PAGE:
Mag Preview, part 1

by vernsanders on April 13, 2009

I’m in residence at MusiCalifornia this week, and so some of these posts are “pre-written.” I’ll be back toward the end of the week…

In the next issue of Creator magazine (, our theme is a discussion with nine music publishers. Here’s a taste of what’s coming with five of our nine publisher guests speaking…

AP=Allan Petker of Pavane Publishing

JH= Jeffrey Hamm of Beckenhorst

RN= Richard A. Nichols of SoundForth

RS= Robert Schunemann of ECS

RV= Randy Vader of PraiseGathering

How has the church market changed in the past 25 years?
We asked whether the publishers thought there had been drastic changes in church music and church music publishing, and how they have responded to any such changes.

RS: Church music and its publishers have reacted strongly to the growth of the so-called “Free Churches” (non-denominational), the so-called Evangelical market where tastes have veered toward more “popular,” folk-like, and in some cases more “commercial,” reflecting commercial media (particularly TV and Internet) tastes. Popularity, simplicity, and quickness of affects trump complexity and craft. This can probably be stated easier as: Church music is being affected by popular culture (particularly celebrity culture) fostered by the growth of electronic media. Publishers, in turn, have recognized the financial gain of this new market, and have almost universally turned this direction, even on a world-wide basis. Remarkably, one of the reasons that ECS Publishing did not turn to this market is because so many other publishers abandoned the traditional church market. Our position in the traditional church market has become even stronger simply because others have ceased to compete with us in this market. Even those who do compete with us have reduced the amount they publish for the traditional market in order to make room for more popular items

RV:Twenty-five years ago Jay Rouse and I had yet to write our first song together, so for us, things have changed drastically. Across the church music publishing world there have been several things that have had significant impact – both positive and negative.
One of the positives would be the tremendous technological advances in recording and publishing. Another is that the church at large is still singing – singing as a group – actually creating music as a shared experience. In a world that has slowly witnessed music morph into an isolated, earphone, ipod/mp3/let-me-be experience, I find it encouraging that there is a “body” of people that consistently comes together and sings, and this occurs around the world. That Body is the church. Now, trying to get a handle on and participate in what they sing, how they sing, whose songs they sing, and how they get a hold of what they sing is the crucible not meant for the meek in the world of music publishing.
On the not so positive side, from my perspective too many publishers have sacrificed their distinctiveness – their unique voice – in pursuit of a perception. Great companies, even venerable denominational publishers, have confused and alienated their constituency by trying to be whatever is in vogue at any given time. Major decisions are made and new directions taken with little or no attention to due diligence.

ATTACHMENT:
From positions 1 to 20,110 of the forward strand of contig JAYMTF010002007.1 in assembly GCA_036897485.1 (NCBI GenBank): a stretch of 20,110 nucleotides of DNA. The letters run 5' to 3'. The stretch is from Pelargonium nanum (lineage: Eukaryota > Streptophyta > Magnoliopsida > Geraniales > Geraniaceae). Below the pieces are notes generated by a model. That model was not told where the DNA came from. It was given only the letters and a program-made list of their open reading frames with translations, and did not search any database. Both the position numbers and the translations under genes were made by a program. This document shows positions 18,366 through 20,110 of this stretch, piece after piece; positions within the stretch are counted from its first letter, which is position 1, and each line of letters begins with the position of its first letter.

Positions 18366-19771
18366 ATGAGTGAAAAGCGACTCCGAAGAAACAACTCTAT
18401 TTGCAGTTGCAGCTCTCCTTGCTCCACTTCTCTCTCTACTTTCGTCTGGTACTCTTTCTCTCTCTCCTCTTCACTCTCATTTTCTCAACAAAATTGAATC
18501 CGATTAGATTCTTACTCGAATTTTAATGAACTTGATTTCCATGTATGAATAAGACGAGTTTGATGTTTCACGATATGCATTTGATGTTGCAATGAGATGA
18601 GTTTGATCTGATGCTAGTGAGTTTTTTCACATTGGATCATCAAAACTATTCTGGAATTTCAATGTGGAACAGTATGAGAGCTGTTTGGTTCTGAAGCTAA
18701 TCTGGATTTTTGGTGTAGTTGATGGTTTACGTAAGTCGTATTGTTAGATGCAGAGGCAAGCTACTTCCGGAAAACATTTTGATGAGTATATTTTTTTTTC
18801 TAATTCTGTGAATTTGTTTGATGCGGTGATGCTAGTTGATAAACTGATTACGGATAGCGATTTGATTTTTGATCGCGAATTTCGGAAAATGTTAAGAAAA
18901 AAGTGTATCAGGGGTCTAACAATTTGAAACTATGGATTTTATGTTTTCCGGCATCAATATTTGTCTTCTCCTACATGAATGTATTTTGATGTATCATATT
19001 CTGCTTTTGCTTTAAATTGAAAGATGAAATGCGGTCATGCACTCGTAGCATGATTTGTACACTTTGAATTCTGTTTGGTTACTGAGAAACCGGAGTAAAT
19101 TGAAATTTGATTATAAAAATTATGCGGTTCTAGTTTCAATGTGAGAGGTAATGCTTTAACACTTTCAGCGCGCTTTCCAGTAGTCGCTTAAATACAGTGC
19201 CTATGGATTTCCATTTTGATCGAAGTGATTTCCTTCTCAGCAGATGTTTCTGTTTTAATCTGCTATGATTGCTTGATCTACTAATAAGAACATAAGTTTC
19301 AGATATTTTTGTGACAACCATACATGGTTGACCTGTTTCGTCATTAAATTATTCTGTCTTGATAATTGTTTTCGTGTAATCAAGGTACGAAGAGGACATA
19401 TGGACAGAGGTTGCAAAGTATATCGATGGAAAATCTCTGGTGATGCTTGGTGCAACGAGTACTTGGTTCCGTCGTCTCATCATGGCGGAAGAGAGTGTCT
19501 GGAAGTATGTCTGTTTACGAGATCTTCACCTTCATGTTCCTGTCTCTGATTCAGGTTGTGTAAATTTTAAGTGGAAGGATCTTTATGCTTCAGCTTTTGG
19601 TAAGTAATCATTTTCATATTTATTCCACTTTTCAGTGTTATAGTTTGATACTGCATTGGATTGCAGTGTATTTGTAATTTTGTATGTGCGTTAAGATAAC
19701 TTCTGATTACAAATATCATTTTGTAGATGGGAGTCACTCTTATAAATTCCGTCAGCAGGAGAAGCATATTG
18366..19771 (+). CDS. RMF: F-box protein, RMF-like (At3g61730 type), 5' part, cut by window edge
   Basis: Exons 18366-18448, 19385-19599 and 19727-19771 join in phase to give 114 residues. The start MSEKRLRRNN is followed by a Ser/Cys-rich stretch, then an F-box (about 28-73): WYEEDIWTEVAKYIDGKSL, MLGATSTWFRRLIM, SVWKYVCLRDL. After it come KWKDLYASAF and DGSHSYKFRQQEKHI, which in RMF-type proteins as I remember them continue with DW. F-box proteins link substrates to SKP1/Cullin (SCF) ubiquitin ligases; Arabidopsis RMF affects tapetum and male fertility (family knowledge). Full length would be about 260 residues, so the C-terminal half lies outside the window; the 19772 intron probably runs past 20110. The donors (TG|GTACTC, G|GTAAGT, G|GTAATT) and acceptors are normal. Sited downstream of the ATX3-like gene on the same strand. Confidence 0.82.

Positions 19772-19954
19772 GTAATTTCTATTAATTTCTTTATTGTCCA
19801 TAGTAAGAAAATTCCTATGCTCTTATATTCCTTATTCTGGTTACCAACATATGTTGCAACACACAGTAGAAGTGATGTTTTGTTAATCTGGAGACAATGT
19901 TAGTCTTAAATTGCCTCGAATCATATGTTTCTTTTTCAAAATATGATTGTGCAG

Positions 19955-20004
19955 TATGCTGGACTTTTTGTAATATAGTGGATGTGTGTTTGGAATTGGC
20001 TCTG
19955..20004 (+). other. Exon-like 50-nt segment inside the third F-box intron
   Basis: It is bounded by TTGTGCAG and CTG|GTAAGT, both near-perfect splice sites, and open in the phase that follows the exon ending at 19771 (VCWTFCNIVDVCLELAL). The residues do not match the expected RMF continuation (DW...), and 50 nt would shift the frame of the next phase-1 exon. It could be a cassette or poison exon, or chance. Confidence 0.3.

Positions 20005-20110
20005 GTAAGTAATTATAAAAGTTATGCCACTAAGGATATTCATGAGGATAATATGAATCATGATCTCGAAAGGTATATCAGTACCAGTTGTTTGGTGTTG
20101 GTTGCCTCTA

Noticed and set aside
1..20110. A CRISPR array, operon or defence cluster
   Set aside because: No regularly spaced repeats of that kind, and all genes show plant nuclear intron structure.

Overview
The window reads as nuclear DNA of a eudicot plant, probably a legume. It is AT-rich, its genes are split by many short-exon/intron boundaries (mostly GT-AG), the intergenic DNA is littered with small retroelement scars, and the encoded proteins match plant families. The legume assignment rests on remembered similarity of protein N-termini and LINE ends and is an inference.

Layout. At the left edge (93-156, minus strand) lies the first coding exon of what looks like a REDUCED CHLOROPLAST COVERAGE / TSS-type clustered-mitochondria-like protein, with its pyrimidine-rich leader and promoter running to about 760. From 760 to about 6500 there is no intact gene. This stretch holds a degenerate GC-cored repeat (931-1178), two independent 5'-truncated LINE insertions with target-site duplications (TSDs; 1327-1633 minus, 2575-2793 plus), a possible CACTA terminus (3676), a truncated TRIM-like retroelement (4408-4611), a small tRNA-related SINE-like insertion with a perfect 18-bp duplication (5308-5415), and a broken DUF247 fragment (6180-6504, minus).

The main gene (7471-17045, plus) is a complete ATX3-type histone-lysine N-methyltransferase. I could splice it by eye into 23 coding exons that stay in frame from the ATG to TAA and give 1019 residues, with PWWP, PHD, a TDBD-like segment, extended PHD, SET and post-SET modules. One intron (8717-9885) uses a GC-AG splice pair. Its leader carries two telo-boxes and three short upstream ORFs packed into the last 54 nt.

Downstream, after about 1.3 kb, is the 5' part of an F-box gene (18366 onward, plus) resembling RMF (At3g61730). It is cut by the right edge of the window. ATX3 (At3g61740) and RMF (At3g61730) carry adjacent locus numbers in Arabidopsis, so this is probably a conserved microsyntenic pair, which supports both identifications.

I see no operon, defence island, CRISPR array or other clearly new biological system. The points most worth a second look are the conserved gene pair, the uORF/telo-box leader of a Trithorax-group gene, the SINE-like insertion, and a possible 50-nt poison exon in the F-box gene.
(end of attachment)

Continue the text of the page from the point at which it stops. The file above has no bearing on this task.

As publishers we can all be warmed by the flame of new and exciting trends without getting consumed in the fire. I love the excitement of new songs and praise teams and new instrumentation and multimedia, and am a strong advocate of internet technology. However, who in the world said that there are no more choirs out there? Who said that the best use of the choir was as background vocals? Or my personal favorite I heard from a clinician last year, “If you do not have electric guitars on your stage your church will never grow.” There is no denying that there have been major shifts in styles and forms of worship over the last three decades. However, the landscape has been altered, not annihilated.
Then there is the insidious growth of secular ownership and control of sacred copyrights. To quote Forest Gump, “That is all I have to say about that.”

AP: By and large, the number of church choirs performing traditional choral literature in worship has decreased. Fewer choirs are interested in artistic or musically challenging repertoire. Many church choirs have as many or more non-music-readers as those who are musically literate. Pavane has responded by publishing the Advance Music Literacy Series, which contains 5-minute lessons with content and humor. We have not changed our repertoire standards; rather we have focused our offerings to those who enjoy challenges and uniqueness in worship.

RN:The internet has changed everything, including the music industry. Customers expect to view samples online and to hear audio clips of music before they buy. We are in the process of renovating our website. Customers can already see and hear most of our product online, but we are making the site more easy to navigate and intuitive.

JH: Certainly, the contemporary music worship service has changed the landscape of sacred music. It has come into prominence, supplanting the role of traditional sacred music in many church programs. Another factor of change is the internet. It is changing how all of us are doing business and has been difficult at times to keep up with.

more tomorrow…

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